Group health plans are facing a major new data collection challenge.
Since Jan. 1, 2009, the federal government has required the insurers and administrators for plans over a certain minimum size to give it the information it needs to determine whether some Medicare beneficiaries also have employer-sponsored health coverage.
The minimum size is 100 full-time and part-time employees for filing information about disabled employees, and 20 employees for coordinating Medicare and group plan benefits for employees who may be age 65 or older, or who may have covered spouses who are over age 65.
However, there is no minimum size at all for employers and plans responsible for filing benefits coordination information for employees with end-stage renal disease, according to Jack Rovner, a partner in the health law practice group at Neal Gerber Eisenberg L.L.P., Chicago.
Multiemployer group plans, such as union plans, made up entirely of very small employers are exempt, but, if even one of the employers has 20 or more employees, the entire multiemployer group must file the Medicare coordination information, Rovner says.
The reporting entities must submit the required information through the Web.
In practice, Rovner says, the rules will mean that health carriers and plan administrators will have to ask agents, brokers and consultants to help them get employers to come up with the names, ages and Social Security numbers of every dependent and every spouse of every plan member ages 45 and older.
Brokers and agents will “start getting pressure from the insurers they represent to make sure everyone knows they have to collect this data,” Rovner says.
Meanwhile, Medicare secondary payer rule guidance is still evolving, and it is not clear what employers and plans should do about infant dependents or foreign national spouses who do not yet have Social Security numbers, Rovner says.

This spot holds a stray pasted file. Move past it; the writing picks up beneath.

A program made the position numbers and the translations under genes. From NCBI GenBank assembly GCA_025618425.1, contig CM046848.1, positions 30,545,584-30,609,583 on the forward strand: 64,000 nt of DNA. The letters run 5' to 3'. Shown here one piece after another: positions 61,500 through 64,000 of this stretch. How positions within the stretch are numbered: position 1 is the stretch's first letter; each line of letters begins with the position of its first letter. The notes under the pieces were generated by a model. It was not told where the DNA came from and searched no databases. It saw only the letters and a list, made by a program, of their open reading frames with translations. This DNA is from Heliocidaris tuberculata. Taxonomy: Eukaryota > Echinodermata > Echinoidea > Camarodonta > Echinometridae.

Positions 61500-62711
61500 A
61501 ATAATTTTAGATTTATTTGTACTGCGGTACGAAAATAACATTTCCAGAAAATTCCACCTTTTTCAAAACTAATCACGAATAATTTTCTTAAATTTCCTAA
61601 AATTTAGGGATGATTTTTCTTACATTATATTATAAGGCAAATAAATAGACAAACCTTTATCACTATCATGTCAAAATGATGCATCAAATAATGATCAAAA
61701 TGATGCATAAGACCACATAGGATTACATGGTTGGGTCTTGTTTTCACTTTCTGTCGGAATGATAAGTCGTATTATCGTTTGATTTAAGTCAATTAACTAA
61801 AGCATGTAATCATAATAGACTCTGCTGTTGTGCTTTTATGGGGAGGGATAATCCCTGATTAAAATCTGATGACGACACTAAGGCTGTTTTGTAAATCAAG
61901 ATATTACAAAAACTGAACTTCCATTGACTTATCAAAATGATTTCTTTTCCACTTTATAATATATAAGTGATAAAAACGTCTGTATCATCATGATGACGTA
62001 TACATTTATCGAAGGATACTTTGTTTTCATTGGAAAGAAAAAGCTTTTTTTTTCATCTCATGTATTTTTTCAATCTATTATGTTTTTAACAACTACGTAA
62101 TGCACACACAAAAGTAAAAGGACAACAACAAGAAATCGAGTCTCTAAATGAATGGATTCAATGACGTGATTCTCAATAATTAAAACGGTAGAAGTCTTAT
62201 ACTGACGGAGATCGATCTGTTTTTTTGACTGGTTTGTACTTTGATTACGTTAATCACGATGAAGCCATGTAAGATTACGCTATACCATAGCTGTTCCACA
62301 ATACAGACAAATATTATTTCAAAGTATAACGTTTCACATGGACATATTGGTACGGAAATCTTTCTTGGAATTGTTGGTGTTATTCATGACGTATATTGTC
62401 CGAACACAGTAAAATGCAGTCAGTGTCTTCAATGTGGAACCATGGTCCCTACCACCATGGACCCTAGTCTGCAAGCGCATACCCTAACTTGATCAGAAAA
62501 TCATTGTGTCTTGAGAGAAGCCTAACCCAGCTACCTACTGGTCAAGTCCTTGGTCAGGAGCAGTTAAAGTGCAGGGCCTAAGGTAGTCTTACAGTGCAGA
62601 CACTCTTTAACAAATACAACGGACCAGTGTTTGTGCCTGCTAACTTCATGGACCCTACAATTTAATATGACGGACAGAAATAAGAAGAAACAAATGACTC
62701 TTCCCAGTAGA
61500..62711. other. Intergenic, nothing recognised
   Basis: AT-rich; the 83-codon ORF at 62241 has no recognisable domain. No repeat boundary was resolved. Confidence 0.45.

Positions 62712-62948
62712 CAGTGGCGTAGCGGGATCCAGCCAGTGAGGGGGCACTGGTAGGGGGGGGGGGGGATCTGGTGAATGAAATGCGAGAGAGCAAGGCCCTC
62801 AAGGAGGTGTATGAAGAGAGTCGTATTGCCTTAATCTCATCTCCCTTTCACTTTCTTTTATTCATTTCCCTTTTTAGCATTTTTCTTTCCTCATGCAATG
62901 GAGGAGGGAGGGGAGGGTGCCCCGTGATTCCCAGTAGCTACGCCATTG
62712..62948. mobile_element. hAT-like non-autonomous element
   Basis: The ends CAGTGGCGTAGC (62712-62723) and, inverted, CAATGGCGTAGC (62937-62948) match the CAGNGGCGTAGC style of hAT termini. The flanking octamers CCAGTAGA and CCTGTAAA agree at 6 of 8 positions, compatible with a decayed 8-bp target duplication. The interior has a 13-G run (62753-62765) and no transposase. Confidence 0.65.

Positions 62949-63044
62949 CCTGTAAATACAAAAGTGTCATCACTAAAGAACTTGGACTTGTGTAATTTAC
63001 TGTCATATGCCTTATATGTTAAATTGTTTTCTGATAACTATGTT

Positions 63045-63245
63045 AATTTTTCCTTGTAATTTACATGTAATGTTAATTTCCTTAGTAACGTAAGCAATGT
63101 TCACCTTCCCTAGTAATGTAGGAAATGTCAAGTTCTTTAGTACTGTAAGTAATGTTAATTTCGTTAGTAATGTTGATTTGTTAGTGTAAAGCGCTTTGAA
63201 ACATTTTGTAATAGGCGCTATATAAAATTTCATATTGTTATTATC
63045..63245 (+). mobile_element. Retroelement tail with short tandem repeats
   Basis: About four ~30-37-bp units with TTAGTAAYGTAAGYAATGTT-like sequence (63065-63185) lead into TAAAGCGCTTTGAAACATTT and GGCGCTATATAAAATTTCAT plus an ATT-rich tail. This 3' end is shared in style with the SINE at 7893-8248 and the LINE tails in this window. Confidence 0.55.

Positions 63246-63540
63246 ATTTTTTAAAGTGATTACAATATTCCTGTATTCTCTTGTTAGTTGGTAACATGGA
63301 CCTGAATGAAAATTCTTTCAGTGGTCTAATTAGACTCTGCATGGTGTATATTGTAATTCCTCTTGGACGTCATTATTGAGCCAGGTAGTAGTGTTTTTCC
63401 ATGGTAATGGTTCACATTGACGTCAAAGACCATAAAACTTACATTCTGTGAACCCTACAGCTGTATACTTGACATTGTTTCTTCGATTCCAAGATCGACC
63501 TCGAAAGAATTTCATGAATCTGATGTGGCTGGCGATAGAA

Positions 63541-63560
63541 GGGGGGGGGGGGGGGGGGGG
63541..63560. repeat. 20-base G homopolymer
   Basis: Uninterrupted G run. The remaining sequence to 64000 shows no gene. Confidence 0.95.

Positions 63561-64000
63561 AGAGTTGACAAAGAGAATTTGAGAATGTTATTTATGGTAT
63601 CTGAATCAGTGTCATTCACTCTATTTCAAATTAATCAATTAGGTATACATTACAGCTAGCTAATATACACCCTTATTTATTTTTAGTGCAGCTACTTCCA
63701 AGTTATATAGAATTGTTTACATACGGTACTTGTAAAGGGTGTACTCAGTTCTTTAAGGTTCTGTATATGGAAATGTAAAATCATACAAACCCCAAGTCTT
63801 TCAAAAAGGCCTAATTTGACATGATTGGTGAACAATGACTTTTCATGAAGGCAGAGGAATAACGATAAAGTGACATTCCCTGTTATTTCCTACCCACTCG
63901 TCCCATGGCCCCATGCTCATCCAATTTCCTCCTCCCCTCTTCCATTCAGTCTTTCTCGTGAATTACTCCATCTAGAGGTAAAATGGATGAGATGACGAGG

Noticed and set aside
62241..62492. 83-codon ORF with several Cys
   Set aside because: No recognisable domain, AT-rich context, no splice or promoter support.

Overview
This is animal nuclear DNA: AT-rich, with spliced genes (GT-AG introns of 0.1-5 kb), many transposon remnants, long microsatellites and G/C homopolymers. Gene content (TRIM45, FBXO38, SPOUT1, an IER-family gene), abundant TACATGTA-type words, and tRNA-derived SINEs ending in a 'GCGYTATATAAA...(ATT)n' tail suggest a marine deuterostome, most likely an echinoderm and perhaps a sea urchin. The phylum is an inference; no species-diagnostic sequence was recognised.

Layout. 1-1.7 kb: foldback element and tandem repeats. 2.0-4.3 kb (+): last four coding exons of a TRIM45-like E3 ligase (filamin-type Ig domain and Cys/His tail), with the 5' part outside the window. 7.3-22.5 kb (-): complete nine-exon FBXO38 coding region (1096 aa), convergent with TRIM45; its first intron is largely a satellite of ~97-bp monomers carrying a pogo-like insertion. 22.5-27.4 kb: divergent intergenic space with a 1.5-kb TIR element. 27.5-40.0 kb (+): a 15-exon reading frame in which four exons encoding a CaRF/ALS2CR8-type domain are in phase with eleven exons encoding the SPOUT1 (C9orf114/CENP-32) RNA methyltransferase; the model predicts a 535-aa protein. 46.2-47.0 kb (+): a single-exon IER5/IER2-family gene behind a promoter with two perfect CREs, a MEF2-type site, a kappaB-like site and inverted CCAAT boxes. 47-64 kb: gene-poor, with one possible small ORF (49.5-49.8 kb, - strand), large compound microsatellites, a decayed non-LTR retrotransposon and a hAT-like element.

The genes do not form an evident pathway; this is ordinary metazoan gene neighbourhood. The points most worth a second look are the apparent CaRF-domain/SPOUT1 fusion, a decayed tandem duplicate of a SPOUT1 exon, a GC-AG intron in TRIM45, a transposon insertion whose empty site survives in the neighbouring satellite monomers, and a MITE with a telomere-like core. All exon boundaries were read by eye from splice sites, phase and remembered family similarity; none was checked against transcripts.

During a town hall meeting held in October, CMS officials suggested plans should do what they can to get Social Security numbers or Medicare health insurance claim numbers from plan members affected by the reporting requirements, or get an affidavit from the individual stating that the individual does not have either a Social Security number or Medicare coverage.
The changes are the result of the Medicare secondary payer mandatory reporting provisions in Section 111 of the Medicare, Medicaid and SCHIP Extension Act of 2007, also known as MMSEA.
Federal law always has required workers’ compensation insurance programs to pay first when Medicare and workers’ comp overlapped, according the officials who wrote the preamble to Medicare secondary payer rule amendments that appeared in the Federal Register in February.
Starting in 1980, Congress began trying to control Medicare expenditures by making Medicare the secondary payer, rather than the primary payer, in many more instances in which Medicare coverage and other types of coverage overlap.
Officials at the U.S. Government Accountability Office noted in a 2004 report that the methods Medicare officials have used to get non-Medicare plans to pay first have not worked very well.
In 2000, CMS officials believed that about 8% of Medicare beneficiaries had coverage that overlapped with Medicare, GAO officials wrote in the report.
Medicare paid about $271 billion for the care of older and disabled individuals in 2003, and other carriers were the primary payer for about $183 million of those expenditures, GAO officials wrote.
Employer-sponsored group health plans were responsible for about $134 million of that “Medicare secondary payer debt,” officials wrote.
In theory, doctors and hospitals have been responsible for policing patients’ use of overlapping coverage, but few have done so, Rovner says.
Employers, plans and government agencies had voluntary data-sharing arrangements, but “there was no formal way for government agencies or employers to figure out who was who,” Rovner says.
Although the new MMSEA rules may pose data collection challenges, they may help some group plans, by making administrators aware of group plan members for whom Medicare should be the primary payer, Rovner says.